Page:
14. 14. Therapeutic Options for Painful Neuropathy • TCAs – tricyclic antidepressants • NNT – 2 to 3, Amitriptiline and desipramine reign, • Nortryptiline, 50 to 150 mg / d, single or divided doses, sympathomimetic effects ++, • Amitriptiline – 10 mg q HS to 150 mg q HS weekly increments in doses. helps depression, insomnia
  15. 15. Therapeutic Options for Painful Neuropathy • TCAs – tricyclic antidepressants • NNT – 2 to 3, Amitriptiline, and desipramine • Desipramine – 10 to 100 mg q HS, greater tolerability, • Other TCAs – Maprotiline, Clomipramine, 1.
  16. 16. Therapeutic Options for Painful Neuropathy • Selective serotonin reuptake inhibitors Fluoxetine, Paroxetine, Venlafaxine, Citalopram • Fluoxetine – Non sedative antidepressant, morning dosing, 20 to 60 mg, modest, equivocal on nerve • Venlafaxine, - structurally different antidepressant, 25 to 75 mg immediate release, 225 for sustained release 1.
  17. 17. Therapeutic Options for Painful Neuropathy • Duloxetine – Anti depressant, Dual reuptake inhibitor, FDA approved for DPN, May work, some doubtful, some think well of this drug, 30 to 120 mg up titrated slowly • May cause initial nausea, works by enhancing NE, Sero uptake within the inhibiting pain pathways, thereby reducing the central pain processing 1.
  18. 18. Therapeutic Options for Painful Neuropathy • Antiepileptics – Sudden lancinating pains considered epileptic equivalent, • Phenytoin, Carbamazepine, Topiramate, Valproic acid • Phenytoin – better avoided, ineffective, side reactions, drug interactions • Carbamazepine – Personal experience satisfactory, works well with Amitriptiline 100 mg OD to about 200 mg tid best tolerated range
  19. 19. Therapeutic Options for Painful Neuropathy • Topiramate – Adjuntive to other pain relief drugs, Reduces epileptiform disharges by blocking the sensitive Na channels and enhancing the activity of GABA receptors 25 mg / d increased to up to 400 mg for , PN, Agitation anxiety, weight loss above 100 mg dose • Valproic acid – desperate cases, high on side effect
  20. 20. Therapeutic Options for Painful Neuropathy • Carbamazepine – reduces the excitability and increases membrane stability, build the dose from 100mg to 900 to 1600 mg if tolerated, phenitoin acts the same way, far less predictably effective • Oxcarbazepine – 600 mg / d • Does not seem to fare better in comparison with TCAs and Gabapentine,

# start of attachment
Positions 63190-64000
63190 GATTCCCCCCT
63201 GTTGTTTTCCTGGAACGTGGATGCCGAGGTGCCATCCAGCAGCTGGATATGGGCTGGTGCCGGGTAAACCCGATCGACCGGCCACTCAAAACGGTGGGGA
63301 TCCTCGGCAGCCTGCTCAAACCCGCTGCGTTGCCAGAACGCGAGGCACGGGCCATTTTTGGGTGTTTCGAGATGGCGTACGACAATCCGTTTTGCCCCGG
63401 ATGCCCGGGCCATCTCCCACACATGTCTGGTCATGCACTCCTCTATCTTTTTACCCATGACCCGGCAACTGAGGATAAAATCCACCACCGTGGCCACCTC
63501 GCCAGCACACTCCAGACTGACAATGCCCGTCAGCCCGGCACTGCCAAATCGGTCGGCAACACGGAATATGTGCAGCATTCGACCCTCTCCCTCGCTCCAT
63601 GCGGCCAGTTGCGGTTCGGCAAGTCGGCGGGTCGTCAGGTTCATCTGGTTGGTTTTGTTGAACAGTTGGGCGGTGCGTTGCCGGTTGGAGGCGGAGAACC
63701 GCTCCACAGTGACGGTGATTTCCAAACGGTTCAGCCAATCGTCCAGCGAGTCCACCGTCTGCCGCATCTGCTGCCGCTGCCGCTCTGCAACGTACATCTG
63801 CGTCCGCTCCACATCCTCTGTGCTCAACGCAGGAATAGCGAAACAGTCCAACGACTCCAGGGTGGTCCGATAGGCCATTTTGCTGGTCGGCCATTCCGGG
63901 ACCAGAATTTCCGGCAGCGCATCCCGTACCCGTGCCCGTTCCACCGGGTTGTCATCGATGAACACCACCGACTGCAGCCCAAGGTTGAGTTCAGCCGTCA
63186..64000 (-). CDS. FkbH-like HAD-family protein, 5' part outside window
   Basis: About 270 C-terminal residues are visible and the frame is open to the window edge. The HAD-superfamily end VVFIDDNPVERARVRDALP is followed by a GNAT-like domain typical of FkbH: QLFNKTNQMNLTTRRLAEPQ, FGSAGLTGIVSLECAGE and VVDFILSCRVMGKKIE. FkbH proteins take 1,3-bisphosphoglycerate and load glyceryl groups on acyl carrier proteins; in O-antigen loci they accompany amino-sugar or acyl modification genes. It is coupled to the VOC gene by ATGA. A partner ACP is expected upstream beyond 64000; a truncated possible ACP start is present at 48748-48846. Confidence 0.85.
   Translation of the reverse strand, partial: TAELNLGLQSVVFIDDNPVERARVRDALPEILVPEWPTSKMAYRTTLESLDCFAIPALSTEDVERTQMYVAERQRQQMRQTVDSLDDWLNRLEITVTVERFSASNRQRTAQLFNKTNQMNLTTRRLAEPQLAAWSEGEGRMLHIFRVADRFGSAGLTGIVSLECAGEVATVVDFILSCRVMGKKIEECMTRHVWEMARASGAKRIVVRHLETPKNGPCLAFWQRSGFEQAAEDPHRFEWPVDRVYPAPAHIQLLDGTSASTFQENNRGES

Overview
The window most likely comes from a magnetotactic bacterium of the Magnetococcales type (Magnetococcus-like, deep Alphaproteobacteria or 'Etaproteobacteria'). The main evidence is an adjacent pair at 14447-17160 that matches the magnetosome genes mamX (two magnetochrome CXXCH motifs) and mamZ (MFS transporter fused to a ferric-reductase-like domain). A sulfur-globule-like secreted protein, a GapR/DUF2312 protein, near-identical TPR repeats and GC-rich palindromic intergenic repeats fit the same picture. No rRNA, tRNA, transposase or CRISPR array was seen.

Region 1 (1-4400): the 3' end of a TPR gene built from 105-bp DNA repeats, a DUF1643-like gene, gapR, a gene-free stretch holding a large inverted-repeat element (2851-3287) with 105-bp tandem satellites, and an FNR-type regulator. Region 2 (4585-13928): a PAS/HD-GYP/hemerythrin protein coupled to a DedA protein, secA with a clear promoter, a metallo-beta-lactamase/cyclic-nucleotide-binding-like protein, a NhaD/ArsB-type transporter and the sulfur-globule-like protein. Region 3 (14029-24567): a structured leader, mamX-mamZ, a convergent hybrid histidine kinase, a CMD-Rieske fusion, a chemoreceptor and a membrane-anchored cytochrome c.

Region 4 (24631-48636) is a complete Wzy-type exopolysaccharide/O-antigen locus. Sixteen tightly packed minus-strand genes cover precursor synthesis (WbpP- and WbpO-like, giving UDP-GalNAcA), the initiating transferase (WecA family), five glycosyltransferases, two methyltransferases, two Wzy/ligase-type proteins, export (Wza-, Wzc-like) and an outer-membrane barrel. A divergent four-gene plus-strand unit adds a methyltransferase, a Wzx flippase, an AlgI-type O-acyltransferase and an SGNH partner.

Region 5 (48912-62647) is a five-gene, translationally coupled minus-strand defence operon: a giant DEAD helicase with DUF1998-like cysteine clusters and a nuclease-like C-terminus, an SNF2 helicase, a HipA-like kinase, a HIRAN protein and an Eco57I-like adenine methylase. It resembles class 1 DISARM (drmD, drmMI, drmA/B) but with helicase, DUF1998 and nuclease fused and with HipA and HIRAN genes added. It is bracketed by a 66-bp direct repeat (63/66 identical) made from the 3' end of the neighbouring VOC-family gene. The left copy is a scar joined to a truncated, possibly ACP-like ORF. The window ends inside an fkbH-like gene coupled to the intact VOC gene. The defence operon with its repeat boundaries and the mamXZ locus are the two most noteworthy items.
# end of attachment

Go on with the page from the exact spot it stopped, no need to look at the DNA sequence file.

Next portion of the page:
21. 21. Therapeutic Options for Painful Neuropathy • Gabapentine - Emerging therapy, 1st line choice, well tolerated, • Binds to alfa 2 d subunit of N type CCB • Dose range – 2100 to 3600 to 6000 mg • Not tolerated beyond 900 mg, cost a consideration • Head to head trial with Amitriptiline – Fares better and more frequent pain relief in sub- maximal tolerated dose, cost and multi dose regime a problem
  22. 22. Therapeutic Options for Painful Neuropathy • Pregabalin – Congener of Gabapentine, reduces excitatory neurotransmitter release, binds to voltage gated Ca+ channels, 150 to 600 mg / d • Comparable to Gabapentine • Non saturable absorption, equal effect • Definite and frequent dizziness and somnolence seem to weigh against the relative side effect free nature of gabapentine
  23. 23. Therapeutic Options for Painful Neuropathy • Pregabalin – Congener of Gabapentine • Comparable to Gabapentine • Non saturable absorption, equal effect • Definite and frequent dizziness and somnolence seem to weigh against the relative side effect free nature of gabapentine
  24. 24. Therapeutic Options for Painful Neuropathy • NSAIDs – simpler first line, common sense defence, if effective; nephropathy • Opioid like analgesics – Tramadol – 12.5 mg, qid, NNT 3.1, centrally acting analgesic, NE Sero uptake mildly inhibited clinically moderately effective, higher levels of side effects in nearly 50% of cases,
  25. 25. Therapeutic Options for Painful Neuropathy • Dextromethorphan – 100% side effects, moderate benefits • Methadone, 1 to 15 mg, oxycodon 30 to 60 mg, Ketamine • Morphine, Pethidine in extreme cases